January 8, 2007
Floor Statement of Sen. Jeff Bingaman
National Energy and Environmental Security Act of 2007
“Mr. President, I'm pleased to cosponsor S. 6, the National Energy and Environment Security Act of 2007. This is a message bill that Sen. Reid introduced earlier today. It lays out a number of important goals that will guide our thinking and our action on energy-related matters, including the issue of global warming, in the 110th Congress.
“Let me talk briefly about five key goals that are mentioned in the bill. These goals will be subject to much more detailed discussion in future weeks and action both in the Energy Committee and in the Environment Committee as well.
“The first goal in the bill is to reduce our dependence on foreign and unsustainable energy sources. Any national energy strategy to reduce that dependence will have to maintain our domestic production of oil and gas as well as undertake three basic initiatives. The first of those initiatives is to greatly increase the efficiency of the cars and trucks that we put on the road in this country. There are a lot of ideas on how to do this. They include several proposals for increased cafe standards as well as the so-called feebate proposals that encourage the production and sale of high-efficiency vehicles. I look forward to working with my colleagues on both sides of the aisle to try to move these proposals forward.
“Another way to reduce our dependence is to further develop alternative fuels and particularly biofuels. In that regard, we need to focus on broadening the base of biological feedstocks that are used to make fuels such as ethanol. This is an issue we'll be focusing on in the Energy Committee.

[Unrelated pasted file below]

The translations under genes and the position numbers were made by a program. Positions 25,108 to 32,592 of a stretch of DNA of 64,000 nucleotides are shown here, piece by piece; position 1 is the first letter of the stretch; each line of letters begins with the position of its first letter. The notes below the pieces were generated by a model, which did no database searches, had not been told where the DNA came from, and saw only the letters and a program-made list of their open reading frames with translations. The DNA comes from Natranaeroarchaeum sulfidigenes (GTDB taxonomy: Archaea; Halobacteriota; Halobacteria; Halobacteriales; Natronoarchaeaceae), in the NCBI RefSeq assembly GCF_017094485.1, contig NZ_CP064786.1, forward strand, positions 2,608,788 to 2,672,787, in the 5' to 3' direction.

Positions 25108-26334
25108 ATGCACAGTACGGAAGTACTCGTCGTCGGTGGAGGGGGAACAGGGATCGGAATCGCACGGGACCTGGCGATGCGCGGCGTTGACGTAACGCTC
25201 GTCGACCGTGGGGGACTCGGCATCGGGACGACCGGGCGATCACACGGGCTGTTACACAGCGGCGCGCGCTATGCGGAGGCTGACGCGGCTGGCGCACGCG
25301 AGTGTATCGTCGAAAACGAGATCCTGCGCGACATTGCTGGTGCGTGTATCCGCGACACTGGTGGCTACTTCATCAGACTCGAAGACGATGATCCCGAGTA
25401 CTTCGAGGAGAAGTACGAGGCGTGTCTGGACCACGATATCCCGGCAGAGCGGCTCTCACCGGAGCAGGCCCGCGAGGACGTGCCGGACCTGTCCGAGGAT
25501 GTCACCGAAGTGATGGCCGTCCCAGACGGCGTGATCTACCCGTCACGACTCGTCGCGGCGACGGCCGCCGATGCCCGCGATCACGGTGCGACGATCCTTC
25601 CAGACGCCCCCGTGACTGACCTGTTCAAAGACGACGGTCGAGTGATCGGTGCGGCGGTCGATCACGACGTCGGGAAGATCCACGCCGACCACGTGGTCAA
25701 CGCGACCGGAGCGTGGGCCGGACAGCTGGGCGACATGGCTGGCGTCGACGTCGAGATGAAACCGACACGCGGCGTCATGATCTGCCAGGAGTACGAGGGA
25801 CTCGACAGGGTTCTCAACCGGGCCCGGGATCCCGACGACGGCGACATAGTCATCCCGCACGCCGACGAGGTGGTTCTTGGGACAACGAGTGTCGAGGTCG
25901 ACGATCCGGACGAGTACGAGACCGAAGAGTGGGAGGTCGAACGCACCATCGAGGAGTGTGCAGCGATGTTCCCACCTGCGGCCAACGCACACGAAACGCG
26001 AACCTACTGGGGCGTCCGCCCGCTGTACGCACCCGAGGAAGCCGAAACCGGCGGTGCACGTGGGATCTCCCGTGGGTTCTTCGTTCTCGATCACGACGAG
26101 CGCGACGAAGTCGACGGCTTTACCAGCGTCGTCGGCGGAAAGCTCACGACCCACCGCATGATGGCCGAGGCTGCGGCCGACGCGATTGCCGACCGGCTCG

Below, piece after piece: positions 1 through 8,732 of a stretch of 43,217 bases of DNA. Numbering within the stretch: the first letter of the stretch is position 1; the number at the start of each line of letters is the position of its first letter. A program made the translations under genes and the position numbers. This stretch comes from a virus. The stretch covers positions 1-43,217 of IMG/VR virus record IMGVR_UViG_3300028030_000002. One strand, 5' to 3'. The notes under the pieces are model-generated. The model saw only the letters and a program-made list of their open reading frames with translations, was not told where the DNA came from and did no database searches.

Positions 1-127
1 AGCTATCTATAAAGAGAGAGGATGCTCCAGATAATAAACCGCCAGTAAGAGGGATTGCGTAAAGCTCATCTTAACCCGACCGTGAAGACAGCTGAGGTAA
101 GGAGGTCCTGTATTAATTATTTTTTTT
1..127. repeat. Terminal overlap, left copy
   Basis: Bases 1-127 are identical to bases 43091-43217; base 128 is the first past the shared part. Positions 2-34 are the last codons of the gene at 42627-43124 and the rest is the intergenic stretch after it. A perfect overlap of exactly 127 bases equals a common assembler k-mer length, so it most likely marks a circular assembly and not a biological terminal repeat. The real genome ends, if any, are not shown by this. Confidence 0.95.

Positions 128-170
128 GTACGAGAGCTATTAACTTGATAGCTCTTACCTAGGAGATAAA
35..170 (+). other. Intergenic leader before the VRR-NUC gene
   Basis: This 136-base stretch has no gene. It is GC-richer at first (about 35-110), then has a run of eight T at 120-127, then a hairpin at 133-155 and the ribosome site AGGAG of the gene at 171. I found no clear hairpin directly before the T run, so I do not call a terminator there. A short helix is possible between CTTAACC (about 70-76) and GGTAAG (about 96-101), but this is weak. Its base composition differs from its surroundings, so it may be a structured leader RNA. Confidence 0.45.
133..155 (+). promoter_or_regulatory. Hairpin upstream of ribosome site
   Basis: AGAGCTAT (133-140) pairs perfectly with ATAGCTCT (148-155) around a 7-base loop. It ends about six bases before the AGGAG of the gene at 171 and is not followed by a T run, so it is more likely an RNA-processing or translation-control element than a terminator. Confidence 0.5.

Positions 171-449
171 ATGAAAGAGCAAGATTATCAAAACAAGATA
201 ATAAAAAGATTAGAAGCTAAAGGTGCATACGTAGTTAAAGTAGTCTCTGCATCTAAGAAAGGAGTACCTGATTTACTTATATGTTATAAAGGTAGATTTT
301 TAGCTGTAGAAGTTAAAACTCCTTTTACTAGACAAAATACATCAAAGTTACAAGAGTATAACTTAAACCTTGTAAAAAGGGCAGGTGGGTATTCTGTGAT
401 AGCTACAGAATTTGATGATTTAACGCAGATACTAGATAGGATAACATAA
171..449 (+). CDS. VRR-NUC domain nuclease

“A third way is to look at the other new technologies for our cars and our trucks. There is much promise in hybrid vehicles, with larger batteries that can be charged overnight -- so-called plug-in hybrids. This sort of technology can help reduce the demand for gasoline.
“The second goal in the bill is to reduce our exposure to the risks of global warming. There are several Senate committees with interest in this issue. The Environment & Public Works Committee has the primary jurisdiction, but over 95 percent of U.S. carbon monoxide emission and the greenhouse gas emissions come from energy production, distribution and use. We want to work with other committees to find the best way to deal with this important issue.
“The third goal in the bill is to diversify and expand our use of secure, efficient and environmentally friendly energy supplies and technologies. Efficiency is a key element in our energy policy that deserves more attention in this Congress than we have been able to give it before. There are outstanding opportunities to reduce the demands of our future energy system by being more efficient and effective in the ways we distribute and use energy. I will not go into those at this point except to say that this is going to be a major focus of our work in the first few months.
“A fourth goal of the bill is to reduce the burdens on consumers of rising energy prices. We need to make sure that programs such as the low-income home energy assistance program are fully funded and targeted at low-income and working families.
“And the fifth goal in the bill is to eliminate tax giveaways and prevent energy price gouging and manipulation. We're all agreed that those are issues that need attention.
“All of this is a tall order for Congress. I would predict that instead of seeing just one big energy bill, we will be addressing these issues through multiple bills that move through the Senate as issues and proposals for addressing these issues become ripe for action.
“In the Senate we will not make much progress on energy or environment unless we can develop a strong bipartisan approach on the issues. The Committee on Energy and Natural Resources has a strong tradition of bipartisan accomplishment that I plan on continuing in this new Congress. I look forward to working with my colleague, Sen. Pete Domenici, and all members of the committee as we forge an effective path forward to promote our energy and energy-related environmental security.”
Democratic Communications Director
Senate Energy & Natural Resources